depend on whether she agreed to several conditions, 
specifically and explicitly included in the coalition 
agreement.  First, the name of the future Speaker, Plyushch, 
would be included.  And second, the name of the next mayor of 
Kyiv (to be proposed by the President and supported by 
Tymoshenko) would also be noted.  Later Baloha said that the 
name of the next mayor would come from a list of 5-7 nominees 
proposed by Yushchenko; Tymoshenko could choose from these 
names.  If this was agreed, Baloha said that Tymoshenko would 
be approved as Prime Minister by "the end of the month. 
There are no other conditions, everything else was taken care 
of (including legislation prepared under his leadership), -- 
only these two points remained."  Interestingly, Baloha 
thought that Tymoshenko would be able to accept the idea of 
KYIV 00002833  002 OF 007 
Plyushch as Speaker much more easily than surrendering her 
right to influence the nomination of the orange candidate to 
be the next Mayor of Kyiv.  He also noted that Yushchenko had 
supported OU-PSD head Lutsenko a
s the mayoral candidate, a 
position Lutsenko had long-talked about, but that Tymoshenko 
had rejected the idea.  (Note.  Per ref b, many here see this 
position as the fourth-most powerful post in the country, 
after President, PM and Speaker, and an excellent place from 
which to launch a presidential bid, even though the position 
is not currently empty and could only be opened up through 
complicated recall legislation through the Rada.  End note.) 
4.  (C)  Baloha acknowledged that it would be problematic for 
Tymoshenko to get the votes for PM -- 100% of coalition 
members must vote and if some of the coalition members do not 
vote for Plyushch as Speaker, then the same number would not 
vote Tymoshenko as PM.  When DAS Kramer asked how the 
coalition would know who voted (since the vote for Speaker is 
a secret ballot; the PM vote an open ballot), Baloha said 
only that he would know, but the bottom line was that if 
Plyushch did not win the vote for Speaker, there would be no 
vote for Tymoshenko as PM.  Regarding the ability of OU-PSD 
and BYuT deputies to follow party discipline and vote as 
instructed, Baloha said that OU-PSD was in good shape. Prior 
to these elections, the OU list had been cleaned up and he 
was confident about the support of these deputies.  However, 
Tymoshenko had not done the same with her list and he had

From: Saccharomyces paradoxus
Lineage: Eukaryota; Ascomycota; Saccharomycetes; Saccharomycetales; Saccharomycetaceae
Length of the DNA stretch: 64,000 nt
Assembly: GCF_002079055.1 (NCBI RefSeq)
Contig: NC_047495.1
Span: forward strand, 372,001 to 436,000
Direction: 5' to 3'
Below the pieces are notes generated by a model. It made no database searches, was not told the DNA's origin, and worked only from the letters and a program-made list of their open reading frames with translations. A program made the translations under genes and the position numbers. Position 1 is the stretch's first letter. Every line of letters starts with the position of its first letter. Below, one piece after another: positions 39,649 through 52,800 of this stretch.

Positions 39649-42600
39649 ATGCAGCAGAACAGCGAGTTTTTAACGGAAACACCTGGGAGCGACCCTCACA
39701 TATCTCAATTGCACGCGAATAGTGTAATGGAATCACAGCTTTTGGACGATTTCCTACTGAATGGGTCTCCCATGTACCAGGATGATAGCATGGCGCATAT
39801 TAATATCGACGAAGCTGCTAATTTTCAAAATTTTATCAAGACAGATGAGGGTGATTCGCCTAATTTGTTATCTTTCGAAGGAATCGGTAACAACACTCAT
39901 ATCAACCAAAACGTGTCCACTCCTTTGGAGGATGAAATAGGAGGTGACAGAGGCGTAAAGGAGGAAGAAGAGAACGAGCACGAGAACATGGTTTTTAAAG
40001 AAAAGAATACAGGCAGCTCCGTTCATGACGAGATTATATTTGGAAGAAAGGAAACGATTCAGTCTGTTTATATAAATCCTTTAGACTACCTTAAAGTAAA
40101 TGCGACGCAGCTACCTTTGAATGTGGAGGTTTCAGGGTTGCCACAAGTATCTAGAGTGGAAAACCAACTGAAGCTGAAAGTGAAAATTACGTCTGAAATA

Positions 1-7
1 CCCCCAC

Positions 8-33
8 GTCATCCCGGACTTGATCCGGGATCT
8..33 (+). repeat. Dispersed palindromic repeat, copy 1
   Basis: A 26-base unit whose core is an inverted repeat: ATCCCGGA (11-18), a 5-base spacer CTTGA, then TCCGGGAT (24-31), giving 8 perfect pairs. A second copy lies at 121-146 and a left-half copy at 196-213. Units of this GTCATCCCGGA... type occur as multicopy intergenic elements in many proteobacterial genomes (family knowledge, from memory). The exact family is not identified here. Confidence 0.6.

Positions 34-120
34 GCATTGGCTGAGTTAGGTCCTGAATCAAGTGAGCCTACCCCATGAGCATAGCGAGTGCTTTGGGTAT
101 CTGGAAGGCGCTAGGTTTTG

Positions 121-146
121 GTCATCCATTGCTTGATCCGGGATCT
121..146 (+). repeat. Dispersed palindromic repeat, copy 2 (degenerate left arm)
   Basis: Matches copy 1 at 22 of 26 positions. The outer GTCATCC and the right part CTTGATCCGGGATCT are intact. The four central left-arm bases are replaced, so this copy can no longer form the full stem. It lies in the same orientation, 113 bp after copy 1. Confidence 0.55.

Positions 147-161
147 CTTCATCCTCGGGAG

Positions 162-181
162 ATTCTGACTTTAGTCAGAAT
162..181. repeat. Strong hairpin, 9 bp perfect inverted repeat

doubts about the loyalty of all of her deputies.  For example 
in the spring, prior to the dissolution of the Rada, a group 
of 40 BYuT deputies were widely-known to be about to jump to 
the Government.  Suprisingly, in the run-up to the pre-term 
elections, Tymoshenko had not dropped these people, many of 
whom had money, from her list and therefore, he was not sure 
that these people would support her. 
5.  (C)  Denying that Yanukovych had any chance to be 
selected as PM, Baloha said that Yushchenko was committed to 
laying the foundation for a stable government that could stay 
in power for a full five-year term.  If Tymoshenko could meet 
all of the President's pre-conditions, then she could count 
on being in power for a long time.  She had already agreed to 
give up her presidential aspirations and support Yushchenko 
for re-election in the coalition agreement.  However, Baloha 
cautioned, written agreements and promises would not be 
enough to guarantee Tymoshenko the post.  In Baloha's view, 
Yanukovych had signed all of the required papers to become 
Prime Minister and "look what happened.  We're not that 
stupid to do it again with Tymoshenko."  Baloha thought that 
Yushchenko and Tymoshenko needed to look into each other's 
eyes and reach agreement; he was still waiting for this to 
happen.  Although denying that it was a precondition, Baloha 
mentioned that Tymoshenko also needed to sign the proposed 
letter regarding Ukraine's request for a MAP from NATO.  In 
his words, "this is a game that will have to end; she will 
need to sign that letter." 
6.  (C)  Wrapping up, Baloha said that three months ago, 
Yushchenko said that he supported the formation of an orange 
coalition -- and he said it again today.  He noted that there 
have been small misunderstandings between members of the 
orange team, but that these misunderstandings stemmed from